Additionally, Vibrio spp. and Vibrio cholerae genetic markers exhibited biphasic decay patterns. The good persistency of Vibrio spp. in water was as expected, since these bacteria are autochthonous to coastal waters (8, 10, 40, 41). The results presented herein correspond to one earlier study in which Zhang et al. (36) demonstrated the good persistence of Vibrio OTUs using high-throughput sequencing in a laboratory experiment. In the present study, the gene copies of V. cholerae dropped to a minimum by days 6–8 but then the numbers increased back nearly up to the spiked level. It is obvious that the current bathing water quality monitoring against fecal contamination (1) is not protecting bathers from Vibrio infection risks. In the present study, the observed lack of correlation between the genetic markers of Vibrio spp. and V. cholerae with culturable enterococci after the first 4 days highlights the deficiency of current monitoring practice. However, further studies are needed to investigate if Vibrio spp. counts could be enumerated from bathing waters using culture-based methods (42). It is possible that such counts could relate to counts of culturable enterococci better than the Vibrio marker gene copy numbers. The Nordic aquatic environment is rich in carbon and phosphorous and is favorable to the proliferation of Vibrio spp. (9). The pronounced proliferation of pathogenic Vibrio spp. in coastal waters is expected to cause greater public health concerns in future years due to global warming and the subsequent rise in sea surface temperatures (8–10, 43). Vibrio spp. have short generation times (<10–30 min) at their optimum growth temperature (23–25°C) and can respond rapidly to changing environmental conditions (10, 44). Therefore, for health risk management purposes, early-warning modeling tools such as Vibrio Viewer [https://e3geoportal.ecdc.europa.eu/SitePages/Vibrio%20Map%20Viewer.aspx; (13)] are useful. Further, the determination of Vibrio species from the bathing waters might become as a relevant effort to carry out, especially in cases of suspected waterborne infections.
The log-linear decay pattern of the MS2 coliphage resembled the decay patterns reported in earlier laboratory studies on F-specific coliphages, adenoviruses, and polyomaviruses in coastal waters (37, 45). Further, Craig et al. (35) reported a relatively slower decay rate of somatic coliphages in coastal water mesocosms and found that the temperature affected the decay rate. MS2 is one of the most UV resistant phage and used commonly as a conservative virus surrogate (46). In the present study, vegetation might have sheltered MS2 as the decay rate was slower in the BSM water than in the BS water. In fact, MS2 counts correlated with the culturable enterococci in the first few days of the experiment, which makes sense in the mesocosm mimicking natural environment. The decay of culturable MS2 calls for further studies to investigate its survival mechanisms. More information is needed for comparison if similar behavior is seen with viral pathogens.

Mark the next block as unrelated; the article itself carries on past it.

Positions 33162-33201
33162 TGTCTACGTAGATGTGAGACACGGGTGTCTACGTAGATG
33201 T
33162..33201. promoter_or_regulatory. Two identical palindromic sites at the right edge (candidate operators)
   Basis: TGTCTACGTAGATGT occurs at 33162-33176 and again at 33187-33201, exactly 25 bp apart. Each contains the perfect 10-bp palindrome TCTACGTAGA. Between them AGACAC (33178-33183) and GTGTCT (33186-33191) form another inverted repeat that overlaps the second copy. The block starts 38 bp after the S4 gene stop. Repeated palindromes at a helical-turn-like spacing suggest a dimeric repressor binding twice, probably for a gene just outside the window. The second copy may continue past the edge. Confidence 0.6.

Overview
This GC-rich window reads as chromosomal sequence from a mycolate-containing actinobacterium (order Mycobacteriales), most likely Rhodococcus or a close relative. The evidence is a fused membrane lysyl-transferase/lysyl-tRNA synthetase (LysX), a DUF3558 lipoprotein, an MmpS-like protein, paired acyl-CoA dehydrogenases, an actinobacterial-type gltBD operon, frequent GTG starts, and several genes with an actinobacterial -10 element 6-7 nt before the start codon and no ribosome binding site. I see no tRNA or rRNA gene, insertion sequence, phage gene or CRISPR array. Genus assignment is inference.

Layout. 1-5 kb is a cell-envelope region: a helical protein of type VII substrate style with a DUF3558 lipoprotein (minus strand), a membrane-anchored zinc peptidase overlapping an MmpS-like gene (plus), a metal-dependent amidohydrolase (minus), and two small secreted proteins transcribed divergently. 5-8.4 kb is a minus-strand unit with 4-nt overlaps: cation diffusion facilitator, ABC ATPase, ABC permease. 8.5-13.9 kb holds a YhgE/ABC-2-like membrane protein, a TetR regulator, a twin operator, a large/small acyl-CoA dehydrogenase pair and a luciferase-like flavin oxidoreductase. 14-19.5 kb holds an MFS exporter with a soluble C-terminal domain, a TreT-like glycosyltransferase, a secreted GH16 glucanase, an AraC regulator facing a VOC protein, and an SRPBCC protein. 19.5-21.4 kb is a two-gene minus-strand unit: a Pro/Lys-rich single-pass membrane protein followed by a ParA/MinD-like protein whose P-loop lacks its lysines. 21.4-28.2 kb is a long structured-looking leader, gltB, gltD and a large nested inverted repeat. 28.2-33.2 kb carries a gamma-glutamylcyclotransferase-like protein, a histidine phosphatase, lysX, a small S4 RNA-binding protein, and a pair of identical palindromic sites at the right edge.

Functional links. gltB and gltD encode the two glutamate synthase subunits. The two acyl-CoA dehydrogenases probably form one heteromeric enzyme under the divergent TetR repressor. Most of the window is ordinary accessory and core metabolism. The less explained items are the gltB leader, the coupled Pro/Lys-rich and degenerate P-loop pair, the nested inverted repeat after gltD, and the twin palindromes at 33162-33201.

In our study, bacterial targets persisted longer in sediment and vegetation than in water (except for Vibrio spp. rRNA). This better persistency detected herein has been reported also in several earlier studies in which the availability of nutrients, protection from UV radiation and predation, and lowered temperature have been identified as factors enhancing the survival (4, 5, 17, 35, 36, 40, 47). Further, the higher persistency of surface attached microbes in sediment or vegetation than in water may be due to the surface biofilm protecting microbes from external stress factors (48). Schets et al. (49) detected norovirus only in the sediment but not in the water at a bathing site during a bathing water outbreak. In our study herein, the poor detection frequency of the MS2 coliphage in sediment (12%) and vegetation (13%) could be due to the methodological limitations (47). Here, we used the same protocol for the separation of the MS2 coliphage and enterococci from sediment and vegetation, which was originally developed for enterococci (21).